The former British premier was condemned by a workers union and an Irish party.
Tributes, as well as criticism, poured in from around the world on Monday following the news that former British Prime Minister Margaret Thatcher, 87, had died after suffering a stroke.
“It is with great sadness that Mark and Carol Thatcher announced that their mother, Baroness Thatcher, died peacefully following a stroke this morning,’’ said spokesman, Timothy Bell.
British Prime Minister, David Cameron, cut short a visit to Spain and cancelled a visit to France after the announcement.
“As our first woman prime minister, Margaret Thatcher succeeded against all the odds,’’ he said.
“She didn’t just lead our country, she saved our country, and I believe she’ll go down as the greatest British peacetime prime minister.’’
Queen Elizabeth II also expressed sadness at the former Conservative leader’s death and said she would send a private message to her family.
Ms. Thatcher is to receive a ceremonial funeral with military honours at St Paul’s Cathedral in London, Mr. Cameron’s office said, rather than a state funeral as some of her supporters have demanded.
The date for the burial has not yet been set.
Ms. Thatcher, called the “Iron Lady’’ by Moscow during the Cold War, became prime minister in 1979 and was the first leader to win three elections in a row.
She resigned in 1990, under pressure from within her own party.
John Major, who succeeded Ms. Thatcher as prime minister and Conservative leader said she was “true force of nature’’ and a “political phenomenon.’’
Former Soviet leader, Mikhail Gorbachev, with whom Thatcher formed an unlikely ally, said she was “a towering politician and a bright person’’ whose death made him sad.
U.S. President Barack Obama called her a great champion of “freedom and liberty’’ and an example to women around the world.
“Here in America, many of us will never forget her standing shoulder to shoulder with President Reagan, reminding the world that we are not simply carried along by the currents of history, we can shape them with moral conviction, unyielding courage and iron will,’’ Mr. Obama said.
He cited her humble beginnings as a grocer’s daughter.
“She stands as an example to our daughters that there is no glass ceiling that can’t be shattered.’’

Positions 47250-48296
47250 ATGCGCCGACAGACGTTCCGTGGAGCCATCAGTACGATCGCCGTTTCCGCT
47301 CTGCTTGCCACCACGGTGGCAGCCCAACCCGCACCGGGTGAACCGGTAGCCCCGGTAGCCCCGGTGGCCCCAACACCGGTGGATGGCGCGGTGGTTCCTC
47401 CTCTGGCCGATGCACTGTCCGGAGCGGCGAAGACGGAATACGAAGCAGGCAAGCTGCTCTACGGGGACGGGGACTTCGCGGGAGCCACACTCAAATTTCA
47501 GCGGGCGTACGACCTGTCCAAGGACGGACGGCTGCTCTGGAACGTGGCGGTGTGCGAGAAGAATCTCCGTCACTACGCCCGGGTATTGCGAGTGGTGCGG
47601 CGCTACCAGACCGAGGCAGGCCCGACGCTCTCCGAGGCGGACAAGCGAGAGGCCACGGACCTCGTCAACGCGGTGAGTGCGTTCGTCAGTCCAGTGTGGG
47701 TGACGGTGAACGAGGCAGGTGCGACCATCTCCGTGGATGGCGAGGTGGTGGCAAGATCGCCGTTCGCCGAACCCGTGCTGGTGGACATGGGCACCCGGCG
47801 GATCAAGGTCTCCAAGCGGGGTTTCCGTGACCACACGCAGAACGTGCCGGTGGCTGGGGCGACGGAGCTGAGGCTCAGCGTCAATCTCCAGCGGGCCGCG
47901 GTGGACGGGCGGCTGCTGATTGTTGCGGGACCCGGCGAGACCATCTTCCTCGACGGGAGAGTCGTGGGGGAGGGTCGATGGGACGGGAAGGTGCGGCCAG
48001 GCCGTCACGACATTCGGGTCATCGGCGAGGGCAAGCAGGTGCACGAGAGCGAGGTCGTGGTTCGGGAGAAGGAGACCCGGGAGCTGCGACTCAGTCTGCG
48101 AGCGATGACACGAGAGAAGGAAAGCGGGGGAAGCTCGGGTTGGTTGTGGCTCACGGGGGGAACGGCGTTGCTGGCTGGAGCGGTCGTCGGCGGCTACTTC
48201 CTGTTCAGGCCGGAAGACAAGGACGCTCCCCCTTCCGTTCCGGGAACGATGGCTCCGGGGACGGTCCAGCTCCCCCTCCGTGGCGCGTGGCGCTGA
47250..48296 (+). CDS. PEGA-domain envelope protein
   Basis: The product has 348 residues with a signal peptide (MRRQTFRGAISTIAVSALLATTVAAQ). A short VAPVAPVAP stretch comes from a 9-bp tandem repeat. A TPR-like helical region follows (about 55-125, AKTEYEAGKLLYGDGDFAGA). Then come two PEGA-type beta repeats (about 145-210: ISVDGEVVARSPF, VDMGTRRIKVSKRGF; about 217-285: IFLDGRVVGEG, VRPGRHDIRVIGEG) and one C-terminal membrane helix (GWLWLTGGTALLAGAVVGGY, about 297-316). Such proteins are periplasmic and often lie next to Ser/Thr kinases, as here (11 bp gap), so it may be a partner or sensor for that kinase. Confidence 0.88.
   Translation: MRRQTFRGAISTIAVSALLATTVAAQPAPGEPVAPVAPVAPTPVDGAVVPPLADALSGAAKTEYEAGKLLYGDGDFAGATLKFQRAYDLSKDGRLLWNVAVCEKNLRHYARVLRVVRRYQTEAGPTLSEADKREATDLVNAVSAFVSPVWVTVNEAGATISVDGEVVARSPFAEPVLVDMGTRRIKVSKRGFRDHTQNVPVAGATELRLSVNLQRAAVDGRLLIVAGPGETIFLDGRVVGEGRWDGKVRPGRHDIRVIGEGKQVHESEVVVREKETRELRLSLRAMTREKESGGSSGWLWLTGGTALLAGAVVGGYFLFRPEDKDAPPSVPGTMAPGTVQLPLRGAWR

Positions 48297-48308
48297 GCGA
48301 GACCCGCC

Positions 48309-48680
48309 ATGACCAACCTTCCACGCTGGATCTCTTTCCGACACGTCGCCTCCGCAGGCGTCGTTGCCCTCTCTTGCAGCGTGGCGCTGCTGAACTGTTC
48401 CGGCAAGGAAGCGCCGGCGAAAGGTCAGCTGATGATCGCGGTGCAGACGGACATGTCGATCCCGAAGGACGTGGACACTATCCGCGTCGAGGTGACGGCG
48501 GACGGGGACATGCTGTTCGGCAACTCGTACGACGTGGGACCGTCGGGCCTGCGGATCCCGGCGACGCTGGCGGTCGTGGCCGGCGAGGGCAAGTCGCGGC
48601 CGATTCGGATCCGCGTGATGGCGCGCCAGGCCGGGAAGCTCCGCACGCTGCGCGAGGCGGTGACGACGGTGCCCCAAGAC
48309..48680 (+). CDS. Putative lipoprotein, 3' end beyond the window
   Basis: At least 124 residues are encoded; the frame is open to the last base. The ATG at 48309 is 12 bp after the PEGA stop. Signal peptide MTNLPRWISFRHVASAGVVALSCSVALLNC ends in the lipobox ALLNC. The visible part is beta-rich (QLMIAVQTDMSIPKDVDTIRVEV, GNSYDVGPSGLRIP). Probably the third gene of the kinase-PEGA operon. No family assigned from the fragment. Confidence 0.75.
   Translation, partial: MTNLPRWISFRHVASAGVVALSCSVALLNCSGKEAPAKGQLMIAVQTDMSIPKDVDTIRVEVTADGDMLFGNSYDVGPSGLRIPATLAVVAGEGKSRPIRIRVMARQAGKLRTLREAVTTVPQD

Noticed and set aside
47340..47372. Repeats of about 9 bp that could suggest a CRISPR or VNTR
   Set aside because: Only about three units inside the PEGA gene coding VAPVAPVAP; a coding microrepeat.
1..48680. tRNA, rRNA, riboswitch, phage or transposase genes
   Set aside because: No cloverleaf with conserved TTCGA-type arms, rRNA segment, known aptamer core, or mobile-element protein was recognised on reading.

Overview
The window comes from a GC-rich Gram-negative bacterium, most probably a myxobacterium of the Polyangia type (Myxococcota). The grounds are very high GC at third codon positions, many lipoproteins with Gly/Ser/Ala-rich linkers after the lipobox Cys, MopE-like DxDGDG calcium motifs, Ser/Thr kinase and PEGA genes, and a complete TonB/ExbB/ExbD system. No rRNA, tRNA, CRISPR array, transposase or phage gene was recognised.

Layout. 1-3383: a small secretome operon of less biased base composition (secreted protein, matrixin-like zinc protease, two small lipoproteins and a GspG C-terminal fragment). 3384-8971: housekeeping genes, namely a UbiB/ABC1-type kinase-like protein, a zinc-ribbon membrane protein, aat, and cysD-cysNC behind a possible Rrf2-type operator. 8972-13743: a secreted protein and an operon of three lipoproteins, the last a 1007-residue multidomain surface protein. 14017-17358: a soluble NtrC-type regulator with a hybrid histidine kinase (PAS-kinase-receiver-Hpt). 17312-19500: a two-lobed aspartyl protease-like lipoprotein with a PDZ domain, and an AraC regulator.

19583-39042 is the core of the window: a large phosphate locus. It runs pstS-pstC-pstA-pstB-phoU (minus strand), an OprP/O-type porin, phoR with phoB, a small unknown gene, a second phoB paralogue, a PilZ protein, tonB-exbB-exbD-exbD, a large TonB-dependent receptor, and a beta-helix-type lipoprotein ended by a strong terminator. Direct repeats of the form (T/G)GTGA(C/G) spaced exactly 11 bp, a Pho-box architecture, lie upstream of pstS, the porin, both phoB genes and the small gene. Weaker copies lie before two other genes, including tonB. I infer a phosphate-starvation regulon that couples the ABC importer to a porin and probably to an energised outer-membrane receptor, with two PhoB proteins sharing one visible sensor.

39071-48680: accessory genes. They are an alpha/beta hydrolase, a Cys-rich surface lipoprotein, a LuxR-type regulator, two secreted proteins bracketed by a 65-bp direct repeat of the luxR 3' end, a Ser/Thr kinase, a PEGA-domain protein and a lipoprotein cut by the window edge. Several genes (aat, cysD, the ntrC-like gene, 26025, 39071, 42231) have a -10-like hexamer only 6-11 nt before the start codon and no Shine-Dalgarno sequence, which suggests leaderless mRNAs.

Thatcher led a major privatisation push and took Britain to war with Argentina in 1982 over the Falkland Islands.
“She will be forever remembered in the Islands for her decisiveness in sending a task force to liberate our home following the Argentine invasion,’’ said Mike Summers, a member of the Island’s legislative assembly.
Not all good
Her death was greeted as a “great day’’ by coal miners, for whom she became a hated figure during the 1980s when she clashed with their unions, refusing to give in to their demands.
“For the union this could not come soon enough and I’m pleased that I have outlived her, said David Hopper, general secretary of the Durham Miners’ Association, who turned 70 on Monday.
“It looks like one of the best birthdays I have ever had.’’
She was also criticised in Northern Ireland, where she is perceived by republicans as responsible for the deaths of 10 hunger strikers in the infamous Maze prison because of her intransigence.
“Here in Ireland, her espousal of old Draconian militaristic policies prolonged the war and caused great suffering,’’ said Sinn Fein leader, Gerry Adams.
Her period in office coincided with a “challenging time for British-Irish relations,’’ said Irish Taoiseach Enda Kenny.
Ms. Thatcher survived an IRA bomb attack at the Conservative conference in 1984.
However, “Mrs. Thatcher signed the Anglo-Irish Agreement which laid the foundation for improved North-South cooperation and ultimately the Good Friday Agreement,’’ he continued.
Former London mayor, Ken Livingstone, said she was responsible for “every real problem’’ in Britain today, because “she was fundamentally wrong.’’
Ms. Thatcher had suffered several minor strokes in 2002 and was deeply saddened by the death of her husband, Denis, in 2003.
There have been many speculations about her health in recent years and a 2011 film starring Meryl Streep portrayed her as having dementia.
Though a divisive figure for many, she was courted by the left and the right.
Former Labour premiers, Tony Blair and Gordon Brown, invited her for tea; and Mr. Cameron has also tried to associate himself with her policies and style of leadership.
In spite of her famous tussles with Brussels, European Commission President, Jose Manuel Barroso, said: “She will be remembered both for her contributions and reserves to our common project.’’
Israeli Prime Minister, Benjamin Netanyahu, praised her as a “truly a great leader’’ who “inspired a generation of political leaders.’’
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